Travelling for book lovers is about so much more than basking in the afternoon sun, cocktail in hand, or exploring the well-trodden tourist spots. Indeed, for anyone with a penchant for literature, holidaying is about hunting out the best places to read a book, finding hidden bookshops down flagstone walkways, and visiting places of literary significance. And while there are a great many places for bookworms to visit, few are as impressive as some of the great libraries scattered all over the globe. I’ve previously written about some of the world’s best bookshops, and if you’re after some more literary inspired landmarks for your bookish bucket list, here are a selection of the world’s most breathtaking libraries, that every book lover must visit.
The Royal Portuguese Cabinet of Reading in Rio de Janeiro
The Royal Portuguese Cabinet of Reading is a hot spot for book lovers in Brazil’s capital city. Who wouldn’t want to be stuck in this three-story library for the rest of their lives? With its floor-to-ceiling bookcases that have over 300,000 books and a new collection of over 6,000 titles every year, it’s heaven for any avid reader.
Stiftsbibliothek Sankt Gallen in Switzerland
More popularly known as the Abbey Library in St. Gallen, the Stiftsbibliothek Sankt Gallen is one of the oldest and most beautiful places to read in the world, and the library also features floor-to-ceiling shelves. While you read to your heart’s content you will be surrounded by the magnificent burnished woodwork, balconies, and ceiling frescoes. It also has on display the 8th-century bill of sale for the abbey property, a Gospel of John c.a. 800 AD, and ever-changing exhibitions that include handwritten and illuminated texts of liturgical works, and biographies of saints from the 8th century.
Trinity College in Dublin
This historic place is described by Conde Naste Traveler as one of the world’s best places for book lovers. It is home to the famous Book of Kells, a ninth-century manuscript written by monks in amazingly intricate fonts and illustrations — and each page truly is a work of art.
Biblioteca Nazionale Marciana in Venice
This library is housed in a historic renaissance building and is known as one of the earliest surviving public manuscript depositories in Italy. Today, it features over a million volumes of books, more than 10,000 manuscripts, and over 2,000 incunables (pamphlets). Apart from having a vast collection of books, the library’s architecture is also notable. It’s rich in art, and the halls and coffered ceilings will make you feel like you’re in your favourite Greek mythology.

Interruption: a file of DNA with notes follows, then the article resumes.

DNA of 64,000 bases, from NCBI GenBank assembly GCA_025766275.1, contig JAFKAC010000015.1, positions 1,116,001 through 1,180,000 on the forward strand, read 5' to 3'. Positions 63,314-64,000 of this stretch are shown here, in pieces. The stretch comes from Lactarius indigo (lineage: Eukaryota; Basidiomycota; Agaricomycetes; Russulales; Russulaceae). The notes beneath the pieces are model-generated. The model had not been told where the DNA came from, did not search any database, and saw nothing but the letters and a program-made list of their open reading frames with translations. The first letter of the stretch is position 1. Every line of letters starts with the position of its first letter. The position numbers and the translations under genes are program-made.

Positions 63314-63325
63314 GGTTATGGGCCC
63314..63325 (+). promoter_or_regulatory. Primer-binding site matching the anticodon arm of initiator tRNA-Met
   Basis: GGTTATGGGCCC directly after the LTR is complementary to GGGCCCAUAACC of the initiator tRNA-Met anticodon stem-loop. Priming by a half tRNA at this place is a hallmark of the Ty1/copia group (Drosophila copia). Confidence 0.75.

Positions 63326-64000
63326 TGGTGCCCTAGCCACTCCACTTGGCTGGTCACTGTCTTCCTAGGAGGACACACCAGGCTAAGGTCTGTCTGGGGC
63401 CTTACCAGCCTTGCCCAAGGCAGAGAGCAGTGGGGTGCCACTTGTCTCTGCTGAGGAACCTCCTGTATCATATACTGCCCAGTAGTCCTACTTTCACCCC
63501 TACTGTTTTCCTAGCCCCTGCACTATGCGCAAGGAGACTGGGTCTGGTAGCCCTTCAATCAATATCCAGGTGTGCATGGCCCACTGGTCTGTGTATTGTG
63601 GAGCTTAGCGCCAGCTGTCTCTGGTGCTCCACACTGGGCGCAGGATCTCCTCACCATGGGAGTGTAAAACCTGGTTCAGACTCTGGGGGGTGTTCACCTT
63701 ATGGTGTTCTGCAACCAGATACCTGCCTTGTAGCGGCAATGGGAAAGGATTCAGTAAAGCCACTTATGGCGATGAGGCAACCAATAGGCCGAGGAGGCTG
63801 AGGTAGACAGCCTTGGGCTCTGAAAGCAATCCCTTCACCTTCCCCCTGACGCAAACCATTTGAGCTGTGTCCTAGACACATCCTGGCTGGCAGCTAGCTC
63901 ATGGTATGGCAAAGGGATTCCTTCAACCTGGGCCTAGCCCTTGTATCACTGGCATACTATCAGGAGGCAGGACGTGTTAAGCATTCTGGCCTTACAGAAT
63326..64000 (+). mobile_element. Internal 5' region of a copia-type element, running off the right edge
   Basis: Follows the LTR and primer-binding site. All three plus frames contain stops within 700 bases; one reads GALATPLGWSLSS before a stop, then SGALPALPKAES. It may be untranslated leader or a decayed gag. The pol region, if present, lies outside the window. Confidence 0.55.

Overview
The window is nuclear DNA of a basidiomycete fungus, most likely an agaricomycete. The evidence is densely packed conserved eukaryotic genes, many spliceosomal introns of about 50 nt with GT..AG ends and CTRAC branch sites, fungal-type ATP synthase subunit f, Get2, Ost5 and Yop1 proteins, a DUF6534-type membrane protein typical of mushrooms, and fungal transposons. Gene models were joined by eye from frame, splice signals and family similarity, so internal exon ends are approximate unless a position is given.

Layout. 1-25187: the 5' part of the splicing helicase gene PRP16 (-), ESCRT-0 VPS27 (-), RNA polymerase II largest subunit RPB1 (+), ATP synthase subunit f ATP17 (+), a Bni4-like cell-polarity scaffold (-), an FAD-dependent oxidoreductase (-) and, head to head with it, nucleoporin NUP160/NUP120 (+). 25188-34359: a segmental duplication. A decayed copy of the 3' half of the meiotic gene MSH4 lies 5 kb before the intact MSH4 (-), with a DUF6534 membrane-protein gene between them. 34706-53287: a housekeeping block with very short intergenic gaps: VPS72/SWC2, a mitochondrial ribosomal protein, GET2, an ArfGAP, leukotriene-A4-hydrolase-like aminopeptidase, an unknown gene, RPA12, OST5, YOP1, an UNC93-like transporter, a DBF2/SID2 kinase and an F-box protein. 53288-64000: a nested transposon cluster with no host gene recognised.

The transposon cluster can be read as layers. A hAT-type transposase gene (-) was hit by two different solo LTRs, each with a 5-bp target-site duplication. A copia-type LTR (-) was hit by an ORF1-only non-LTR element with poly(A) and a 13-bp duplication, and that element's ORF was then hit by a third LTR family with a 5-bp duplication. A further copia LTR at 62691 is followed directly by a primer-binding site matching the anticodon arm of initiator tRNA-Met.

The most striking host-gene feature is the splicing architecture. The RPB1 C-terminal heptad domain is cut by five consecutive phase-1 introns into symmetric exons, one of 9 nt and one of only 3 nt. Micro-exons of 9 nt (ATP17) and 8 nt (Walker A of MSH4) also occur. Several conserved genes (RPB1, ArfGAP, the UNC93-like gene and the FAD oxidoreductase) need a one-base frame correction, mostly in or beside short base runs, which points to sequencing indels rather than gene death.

El Ateneo Grand Splendid in Buenos Aires
El Ateneo Grand Splendid used to be a theatre, and it still has the red stage curtains and the al fresco ceiling. The former mezzanines and orchestra sections are now lined with thousands of books. There are cafe tables on the stage where dancers used to perform. If you want to be at the heart of Argentine culture, arts, and literature, you’ll love it here.
A quick note on the importance of supporting libraries
While these libraries will remain as towers of culture and literature, many local libraries are in danger of disappearing altogether. In the UK alone, many communities are fighting to save their libraries from being shut down due to budget cuts, and in a time when society’s concentration spans are at their lowest, books face a lot of competition. The rise of digital media, from social networking to video streaming sites and downloadable content undoubtedly contribute to the dwindling number of library patrons and there is also the case that the younger generations are more likely to discover literary classics through more modern platforms. Currently, it is just as likely that young readers know about Dracula from a film or game than the original text. With online sites such as Slingo Slots – which have a wealth of titles based on literary titles such as Dr Jekyll and Mr Hyde, Moby Dick and Sherlock Holmes – and convert these titles into a medium for modern audiences, it’s little wonder that less of us are turning to libraries for a literary fix. But while consuming books on any platform is a worthy past-time, nothing beats the feeling of opening a tome, old or new, and enjoying the timeless scent of literature.
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Images: © Busy.org, Buenos Aires Free Walks